Translation

(itstool) path: sect1/para
A process may terminate by executing an <emphasis>exit</emphasis> system call, sending 8 bits of exit status to its parent. If a process wants to communicate more than a single byte of information with its parent, it must either set up an interprocess-communication channel using pipes or sockets, or use an intermediate file. Interprocess communication is discussed extensively in Chapter 11.
0/3930
Context English Portuguese (Brazil) State
_
external ref='fig1' md5='__failed__'
 
+----------------+ wait +----------------+
| parent process |---------------------------------&gt;| parent process |---&gt;
+----------------+ +----------------+
| ^
| fork |
V |
+----------------+ execve +----------------+ wait +----------------+
| child process |-------&gt;| child process |-------&gt;| zombie process |
+----------------+ +----------------+ +----------------+
 
<imageobject> <imagedata fileref="fig1"/> </imageobject> <textobject> <_:literallayout-1/> </textobject> <textobject> <phrase>Process-management system calls</phrase> </textobject>
 
The process lifecycle is depicted in <xref linkend="fig-process-lifecycle"/>. A process may create a new process that is a copy of the original by using the <emphasis>fork</emphasis> system call. The <emphasis>fork</emphasis> call returns twice: once in the parent process, where the return value is the process identifier of the child, and once in the child process, where the return value is 0. The parent-child relationship induces a hierarchical structure on the set of processes in the system. The new process shares all its parent's resources, such as file descriptors, signal-handling status, and memory layout.
 
Although there are occasions when the new process is intended to be a copy of the parent, the loading and execution of a different program is a more useful and typical action. A process can overlay itself with the memory image of another program, passing to the newly created image a set of parameters, using the system call <emphasis>execve</emphasis>. One parameter is the name of a file whose contents are in a format recognized by the system -- either a binary-executable file or a file that causes the execution of a specified interpreter program to process its contents.
 
A process may terminate by executing an <emphasis>exit</emphasis> system call, sending 8 bits of exit status to its parent. If a process wants to communicate more than a single byte of information with its parent, it must either set up an interprocess-communication channel using pipes or sockets, or use an intermediate file. Interprocess communication is discussed extensively in Chapter 11.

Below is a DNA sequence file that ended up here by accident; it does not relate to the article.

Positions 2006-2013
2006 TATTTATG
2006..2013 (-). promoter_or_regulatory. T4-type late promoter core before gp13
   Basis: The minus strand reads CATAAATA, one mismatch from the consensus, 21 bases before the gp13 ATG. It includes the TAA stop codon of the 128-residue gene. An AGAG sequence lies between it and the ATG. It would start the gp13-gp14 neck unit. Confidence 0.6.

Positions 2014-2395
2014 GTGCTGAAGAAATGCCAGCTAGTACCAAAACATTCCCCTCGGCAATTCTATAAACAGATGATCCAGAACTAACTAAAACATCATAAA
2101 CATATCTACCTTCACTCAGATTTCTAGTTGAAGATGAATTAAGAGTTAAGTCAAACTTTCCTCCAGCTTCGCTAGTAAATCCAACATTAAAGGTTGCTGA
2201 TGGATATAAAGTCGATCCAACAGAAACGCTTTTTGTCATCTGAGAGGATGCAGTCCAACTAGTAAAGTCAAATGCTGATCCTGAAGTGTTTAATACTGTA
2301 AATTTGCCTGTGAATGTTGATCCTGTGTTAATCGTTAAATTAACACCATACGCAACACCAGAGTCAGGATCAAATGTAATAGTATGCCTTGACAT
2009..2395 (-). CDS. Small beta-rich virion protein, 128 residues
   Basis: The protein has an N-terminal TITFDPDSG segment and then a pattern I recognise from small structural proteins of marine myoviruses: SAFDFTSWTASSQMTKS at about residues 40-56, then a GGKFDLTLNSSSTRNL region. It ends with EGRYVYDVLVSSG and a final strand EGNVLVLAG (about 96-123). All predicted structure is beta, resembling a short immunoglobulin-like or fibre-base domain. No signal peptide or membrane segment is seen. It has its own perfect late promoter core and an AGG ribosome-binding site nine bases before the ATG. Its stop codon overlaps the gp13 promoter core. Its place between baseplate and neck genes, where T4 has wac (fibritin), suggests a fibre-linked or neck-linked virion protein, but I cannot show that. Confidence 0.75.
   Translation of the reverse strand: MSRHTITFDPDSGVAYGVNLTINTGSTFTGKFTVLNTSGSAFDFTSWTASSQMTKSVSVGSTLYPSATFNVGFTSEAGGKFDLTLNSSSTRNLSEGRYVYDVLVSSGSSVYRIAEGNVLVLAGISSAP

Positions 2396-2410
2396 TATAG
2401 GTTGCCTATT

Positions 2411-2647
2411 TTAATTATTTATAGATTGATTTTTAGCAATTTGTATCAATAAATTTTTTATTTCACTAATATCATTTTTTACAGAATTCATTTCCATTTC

A process can suspend execution until any of its child processes terminate using the <emphasis>wait</emphasis> system call, which returns the PID and exit status of the terminated child process. A parent process can arrange to be notified by a signal when a child process exits or terminates abnormally. Using the <emphasis>wait4</emphasis> system call, the parent can retrieve information about the event that caused termination of the child process and about resources consumed by the process during its lifetime. If a process is orphaned because its parent exits before it is finished, then the kernel arranges for the child's exit status to be passed back to a special system process <emphasis>init</emphasis>: see Sections 3.1 and 14.6).
 
The details of how the kernel creates and destroys processes are given in Chapter 5.
 
Processes are scheduled for execution according to a <emphasis>process-priority</emphasis> parameter. This priority is managed by a kernel-based scheduling algorithm. Users can influence the scheduling of a process by specifying a parameter (<emphasis>nice</emphasis>) that weights the overall scheduling priority, but are still obligated to share the underlying CPU resources according to the kernel's scheduling policy.
 
Signals
Sinais
The system defines a set of <emphasis>signals</emphasis> that may be delivered to a process. Signals in 4.4BSD are modeled after hardware interrupts. A process may specify a user-level subroutine to be a <emphasis>handler</emphasis> to which a signal should be delivered. When a signal is generated, it is blocked from further occurrence while it is being <emphasis>caught</emphasis> by the handler. Catching a signal involves saving the current process context and building a new one in which to run the handler. The signal is then delivered to the handler, which can either abort the process or return to the executing process (perhaps after setting a global variable). If the handler returns, the signal is unblocked and can be generated (and caught) again.
 

Loading…

None

New source string

FreeBSD Doc / books_design-44bsdPortuguese (Brazil)

New source string 9 months ago
Browse all component changes

Glossary

English Portuguese (Brazil)
No related strings found in the glossary.

Source information

Source string comment
(itstool) path: sect1/para
Labels
No labels currently set.
Source string location
book.translate.xml:710
Source string age
9 months ago
Translation file
books/pt_BR/design-44bsd.po, string 146